“FDR’s Four Freedoms as a Human Rights Instrument,” Magazine of History, Organization of American Historians, special issue, Human Rights, vol 22 no 2, April 2008 

“A New Deal for the Nuremberg Trial: The Limits of Law in Generating Human Rights Law,” Law & History Review vol 26 no 3, Fall 2008, 679-705 

“Site-Specific: The Fractured Humanity of J. Robert Oppenheimer,” review essay on five recent books on J. Robert Oppenheimer, for Modern Intellectual History, Fall 2008, 1-25 

“’When you state a moral principle, you are stuck with it,’: The 1941 Atlantic Charter as a Human Rights Instrument,” Virginia Journal of International Law vol 46 no 3, November 2006, 501-562 

“Re-examining Nuremberg as a New Deal Institution,” Berkeley Journal of International Law, vol 23, no 2, July 2005, 401-462 

“Ideology and International Law: The Dissent of the Indian Justice at the Tokyo War Crimes Trial” War Crimes Law, vol 2, in the series International Library of Essays in Law & Legal Theory, General Editor Tom D. Campbell, Ashgate Publishing, 2004, 373-444 

“A ‘New International History’ of the 1960s,” Reviews in American History, vol 32, June 2004, 255-261 (Review Essay on Jeremi Suri’s Power & Protest) 

Book Review of Francis A. Boyle’s Foundations of World Order: The Legalist Approach to International Relations 1889-1922, in Peace & Change vol 27, Oct 2002, 647-654

“The Modern Machiavelli: Legitimacy, Conflict, and Power in the International Legal Order,” UCLA Law Review, vol 43, October 1995, 139-158 (Review essay on Henry Kissinger’s Diplomacy)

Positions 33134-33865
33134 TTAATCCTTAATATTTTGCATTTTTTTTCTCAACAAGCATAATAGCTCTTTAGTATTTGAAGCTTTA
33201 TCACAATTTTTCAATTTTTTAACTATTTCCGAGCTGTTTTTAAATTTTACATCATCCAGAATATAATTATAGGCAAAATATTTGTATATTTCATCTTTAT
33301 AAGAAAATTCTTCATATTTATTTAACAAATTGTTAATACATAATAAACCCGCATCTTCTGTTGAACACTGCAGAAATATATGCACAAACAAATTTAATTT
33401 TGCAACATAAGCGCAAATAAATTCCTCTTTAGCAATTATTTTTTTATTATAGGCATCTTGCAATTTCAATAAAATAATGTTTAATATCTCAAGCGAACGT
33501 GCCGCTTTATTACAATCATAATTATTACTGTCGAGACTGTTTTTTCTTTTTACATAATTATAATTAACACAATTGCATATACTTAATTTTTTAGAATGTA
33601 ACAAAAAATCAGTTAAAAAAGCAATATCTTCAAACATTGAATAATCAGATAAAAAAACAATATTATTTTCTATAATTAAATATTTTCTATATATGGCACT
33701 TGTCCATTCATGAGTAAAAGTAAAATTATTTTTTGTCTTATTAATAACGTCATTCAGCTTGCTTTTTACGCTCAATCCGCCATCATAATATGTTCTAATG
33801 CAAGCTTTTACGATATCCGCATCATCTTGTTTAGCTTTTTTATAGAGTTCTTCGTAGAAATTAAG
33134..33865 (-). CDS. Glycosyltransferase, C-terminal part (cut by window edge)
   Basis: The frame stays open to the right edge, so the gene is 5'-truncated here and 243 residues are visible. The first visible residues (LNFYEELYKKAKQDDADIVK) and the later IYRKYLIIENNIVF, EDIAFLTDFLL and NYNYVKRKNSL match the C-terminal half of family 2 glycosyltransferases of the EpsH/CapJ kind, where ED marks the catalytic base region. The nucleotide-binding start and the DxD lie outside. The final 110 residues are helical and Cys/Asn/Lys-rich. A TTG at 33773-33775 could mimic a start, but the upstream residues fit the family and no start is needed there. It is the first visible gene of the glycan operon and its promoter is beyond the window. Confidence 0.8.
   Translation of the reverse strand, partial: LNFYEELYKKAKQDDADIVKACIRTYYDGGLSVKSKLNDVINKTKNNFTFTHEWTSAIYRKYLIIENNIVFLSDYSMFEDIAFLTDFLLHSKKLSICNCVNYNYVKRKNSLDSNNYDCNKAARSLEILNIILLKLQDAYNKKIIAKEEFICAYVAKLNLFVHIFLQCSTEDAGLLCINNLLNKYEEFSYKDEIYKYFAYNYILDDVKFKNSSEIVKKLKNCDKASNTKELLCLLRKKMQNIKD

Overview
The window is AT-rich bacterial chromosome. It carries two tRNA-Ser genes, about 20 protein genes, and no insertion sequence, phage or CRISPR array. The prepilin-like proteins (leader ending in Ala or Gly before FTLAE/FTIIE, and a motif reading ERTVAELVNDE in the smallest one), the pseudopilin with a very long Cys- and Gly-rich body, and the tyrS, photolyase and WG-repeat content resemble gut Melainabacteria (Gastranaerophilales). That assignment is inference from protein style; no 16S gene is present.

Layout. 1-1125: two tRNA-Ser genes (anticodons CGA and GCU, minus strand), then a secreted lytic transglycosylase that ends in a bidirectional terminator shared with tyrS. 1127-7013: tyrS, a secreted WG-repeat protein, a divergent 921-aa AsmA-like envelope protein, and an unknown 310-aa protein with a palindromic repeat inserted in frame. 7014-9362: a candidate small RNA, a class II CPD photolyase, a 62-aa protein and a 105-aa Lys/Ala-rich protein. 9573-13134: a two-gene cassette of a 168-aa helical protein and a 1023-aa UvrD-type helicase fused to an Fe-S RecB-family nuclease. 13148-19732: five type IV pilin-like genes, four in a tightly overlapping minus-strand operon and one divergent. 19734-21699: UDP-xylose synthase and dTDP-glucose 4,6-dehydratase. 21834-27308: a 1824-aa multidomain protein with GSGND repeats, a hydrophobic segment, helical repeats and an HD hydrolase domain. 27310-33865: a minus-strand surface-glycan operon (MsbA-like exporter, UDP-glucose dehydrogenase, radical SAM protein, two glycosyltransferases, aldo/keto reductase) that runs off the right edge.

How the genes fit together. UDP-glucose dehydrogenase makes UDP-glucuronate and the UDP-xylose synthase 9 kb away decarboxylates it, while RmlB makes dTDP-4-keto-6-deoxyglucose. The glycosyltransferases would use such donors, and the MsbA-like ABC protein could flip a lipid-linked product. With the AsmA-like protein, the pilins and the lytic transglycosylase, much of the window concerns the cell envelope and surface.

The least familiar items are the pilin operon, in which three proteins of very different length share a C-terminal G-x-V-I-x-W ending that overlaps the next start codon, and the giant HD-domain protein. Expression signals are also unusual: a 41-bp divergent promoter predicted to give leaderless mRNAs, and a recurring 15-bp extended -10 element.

Awards

Fellow, Center for Advanced Study in the Behavioral Sciences, Stanford University, 2010-2011 

Faculty of Arts & Sciences Teaching Award, Council for Undergraduate Students, Washington University in St Louis, 2010

Faculty Affiliate, Heidelberg Center for American Studies, University of Heidelberg, since 2009

Stuart L. Bernath Lecture Prize, “recognizing excellence in teaching and research in the field of foreign relations” for scholars within ten years of earning the doctorate; lecture delivered to the Society of Historians of American Foreign Relations at the Annual Meeting of the Organization of American Historians, 2010 

Distinguished Graduate Award, Noble & Greenough School, Dedham, MA, 2010 

Gustavus Meyers Human Rights Book Award, for the edited volumes Bringing Human Rights Home: A History of Human Rights in the United States (3 vols), Cynthia Soohoo et al, eds., (chapter in volume 1, From Civil Rights to Human Rights), 2008 

Fulbright Distinguished Lecturer, University of Heidelberg, Center for American Studies, for teaching and research in Human Rights History, Spring 2008 

Merle Curti Award for Best Book in the History of Ideas, Organization of American Historians (co-winner), 2006 

Stuart L. Bernath Award for Best First Book in the History of U.S. Foreign Relations, Society for Historians of U.S. Foreign Relations (co-winner), 2006